01/27/2012 06:29 pm ET Updated Mar 28, 2012

When Do We Get to Diagnose Our Own Society?

A furor is obviously escalating as to who gets diagnosed for what, psychiatrically speaking. In particular, the New York Times on Jan. 25, 2012 had a front page article by Benedict Carey, entitled "Grief Could Join List of Disorders," which includes the current discussion of whether grief and its agony could and should be considered a part of depression and thus be funded by insurances for medical and therapeutic treatment.

It seems noteworthy that the anguish and utter despair which are often a part of bereftness do not currently qualify for insurance benefits unless they are part of a disorder. This means that in order to account for funding possibilities, the only way presently open is to further pathologize one more human condition which simply and not, at times requires professional care. Grief, like some other conditions of human stress to the max, requires professional intervention all the more when there is no context for family or friend supports. And few of us are equipped or encouraged to show care for raw emotions, leaving us all in need for help with our resilience in the face of deep feeling in general.

But just as important is the fact that we live in a society which at present exacerbates the pressures on people of all ages to perform according to standards which are often arbitrary. That means that aside from issues of grief and disappointment that are part of any life's journey, we have all kinds of "disorders" coming from a twisted mentality that puts performance above a child's unique learning styles and emotional needs. Thereby we can "treat" depressed kids, or bullies for that matter (Hmm, what does the psychiatric diagnosis need to be there?), or not, but rarely if ever do we take a look at how culturally we may be causing some of the conditions we are diagnosing.

Under the present system of diagnosis, as the article states, "... a depression diagnosis requires that a person have five of nine symptoms -- which include sleeping problems, a feeling of worthlessness, and a loss of concentration -- for two weeks or more." Now, this isn't meant to be a critique of the article or of the studies or of the bickering and money issues involved in diagnosis, but rather to raise a question about just who diagnoses whom in our nation and beyond. For instance, those of us involved in mental health know that psychopathic people, who are known for their lack of guilt combined with opportunistic and/or compulsive antisocial actions, are notorious for not seeking out mental health. Hey, this might be a warning sign.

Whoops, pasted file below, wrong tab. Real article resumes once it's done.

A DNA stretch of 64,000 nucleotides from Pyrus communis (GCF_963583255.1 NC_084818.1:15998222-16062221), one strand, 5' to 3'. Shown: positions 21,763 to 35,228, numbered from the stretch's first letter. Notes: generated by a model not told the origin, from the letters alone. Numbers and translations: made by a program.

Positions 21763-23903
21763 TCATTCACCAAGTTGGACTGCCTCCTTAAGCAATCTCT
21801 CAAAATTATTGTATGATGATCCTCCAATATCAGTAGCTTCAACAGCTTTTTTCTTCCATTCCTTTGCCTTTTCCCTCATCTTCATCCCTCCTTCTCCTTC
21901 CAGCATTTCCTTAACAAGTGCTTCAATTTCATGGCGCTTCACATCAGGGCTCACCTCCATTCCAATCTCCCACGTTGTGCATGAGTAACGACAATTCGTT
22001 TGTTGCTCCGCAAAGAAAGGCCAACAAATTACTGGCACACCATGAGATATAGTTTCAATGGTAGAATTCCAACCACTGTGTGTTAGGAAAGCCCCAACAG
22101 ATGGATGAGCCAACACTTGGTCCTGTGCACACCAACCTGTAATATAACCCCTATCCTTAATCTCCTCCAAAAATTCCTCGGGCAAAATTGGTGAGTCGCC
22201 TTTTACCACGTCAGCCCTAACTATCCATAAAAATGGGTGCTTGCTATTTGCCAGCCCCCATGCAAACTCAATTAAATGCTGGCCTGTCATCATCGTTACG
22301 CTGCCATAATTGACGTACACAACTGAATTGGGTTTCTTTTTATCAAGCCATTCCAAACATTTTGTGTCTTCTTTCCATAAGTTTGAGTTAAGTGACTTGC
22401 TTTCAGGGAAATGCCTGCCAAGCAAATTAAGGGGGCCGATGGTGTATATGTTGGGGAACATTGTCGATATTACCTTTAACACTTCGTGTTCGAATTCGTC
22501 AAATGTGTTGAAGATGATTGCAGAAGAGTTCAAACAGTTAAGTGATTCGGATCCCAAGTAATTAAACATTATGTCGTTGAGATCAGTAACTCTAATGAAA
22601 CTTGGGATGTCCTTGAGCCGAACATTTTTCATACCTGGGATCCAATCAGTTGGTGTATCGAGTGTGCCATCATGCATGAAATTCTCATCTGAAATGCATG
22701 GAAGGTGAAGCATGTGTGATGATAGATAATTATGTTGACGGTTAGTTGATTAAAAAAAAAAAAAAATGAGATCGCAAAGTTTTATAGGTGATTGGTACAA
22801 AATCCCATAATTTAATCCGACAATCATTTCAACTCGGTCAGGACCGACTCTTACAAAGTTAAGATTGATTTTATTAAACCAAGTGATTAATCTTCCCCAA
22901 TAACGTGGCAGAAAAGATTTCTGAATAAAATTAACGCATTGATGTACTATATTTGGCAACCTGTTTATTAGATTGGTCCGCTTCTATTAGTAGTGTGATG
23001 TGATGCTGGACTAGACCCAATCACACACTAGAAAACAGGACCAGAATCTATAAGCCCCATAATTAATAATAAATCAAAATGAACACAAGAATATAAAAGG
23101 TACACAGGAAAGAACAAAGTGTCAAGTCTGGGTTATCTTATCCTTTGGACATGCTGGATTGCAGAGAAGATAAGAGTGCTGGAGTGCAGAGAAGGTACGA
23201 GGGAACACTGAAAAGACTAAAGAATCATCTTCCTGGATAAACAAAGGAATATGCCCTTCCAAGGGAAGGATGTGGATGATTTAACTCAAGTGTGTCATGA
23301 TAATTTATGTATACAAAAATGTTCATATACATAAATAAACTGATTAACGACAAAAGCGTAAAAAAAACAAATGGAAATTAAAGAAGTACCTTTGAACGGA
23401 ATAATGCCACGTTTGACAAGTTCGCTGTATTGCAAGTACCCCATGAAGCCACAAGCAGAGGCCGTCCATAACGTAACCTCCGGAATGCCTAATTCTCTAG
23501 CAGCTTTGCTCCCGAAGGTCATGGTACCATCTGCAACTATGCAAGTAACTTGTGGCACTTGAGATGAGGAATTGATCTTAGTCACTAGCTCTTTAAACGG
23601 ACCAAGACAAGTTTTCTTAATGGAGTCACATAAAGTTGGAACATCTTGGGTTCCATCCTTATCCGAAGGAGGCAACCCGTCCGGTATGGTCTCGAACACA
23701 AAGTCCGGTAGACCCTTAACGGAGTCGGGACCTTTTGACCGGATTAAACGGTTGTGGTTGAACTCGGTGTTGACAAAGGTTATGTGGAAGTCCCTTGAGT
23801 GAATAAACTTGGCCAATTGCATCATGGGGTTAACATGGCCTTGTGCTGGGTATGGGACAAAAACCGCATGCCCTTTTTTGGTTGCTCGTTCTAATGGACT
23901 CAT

For the purpose of this piece, my question is about when we who are in one aspect of the mental health field might come to demand attention be paid to the sick elements in our society at large. What would happen if we face, not only issues of depression and even grief and the more serious illnesses of people who most frequently seek help, but also the more conditions and people more subtle and less amenable to asking for and accepting any care at all? What about the leaders in our nation who have too little guilt, and who perpetuate a system whereby grandiosity wins the day? And what about the additional fact that religious beliefs are preempting scientific evidence for so many of our people?

What about the mental health practitioners who seem loathe to speak out about the illness and illness-promoting mechanisms of a society that shuns people who speak authentically about how much pressure is too much and leaves us feeling we are the failures? What if mental health practitioners as a group have been, and I have to include myself because of my own inactivity on the subject for years, negligent and even abusive in continuing in a system which diagnoses many people who are suffering because of injustices done them? What do we say about a system that has left many veterans with shabby doses of care (see "Body of War," I beseech you), and many employees fired with a dose of positive psychology which tells them to make lemonade out of really bad lemons?

When would it be time to discuss in conferences and out loud that our society is suffering from deficiencies in self-worth and fluency in metabolizing emotion in general -- both of which are part of a foundation of resiliency that can face a real examination of our actions and some of the mistakes we have made? If we say that health includes learning from history and mourning mistakes and missed opportunities, when do we as a people get an apology for a war into which we were seduced by lies? And when do we as mental health practitioners become advocates of health, and become healthy enough to stand for what we imagine ourselves standing for?

Actually, among the most primitive defenses are denial and projection, denial in terms of avoidance and making believe things are not the way they are, and projection in terms of taking our own feelings we hate and fear and putting them on others to blame and blame and blame. I would put forth that it might be time to stop the bickering about who has got enough pathology to deserve care, and to focus on just how much care we need as a society at large. There are too many people feeling crazy because there is so little validation for vulnerability, honesty, sensitivity, clarity and -- well actually, sanity.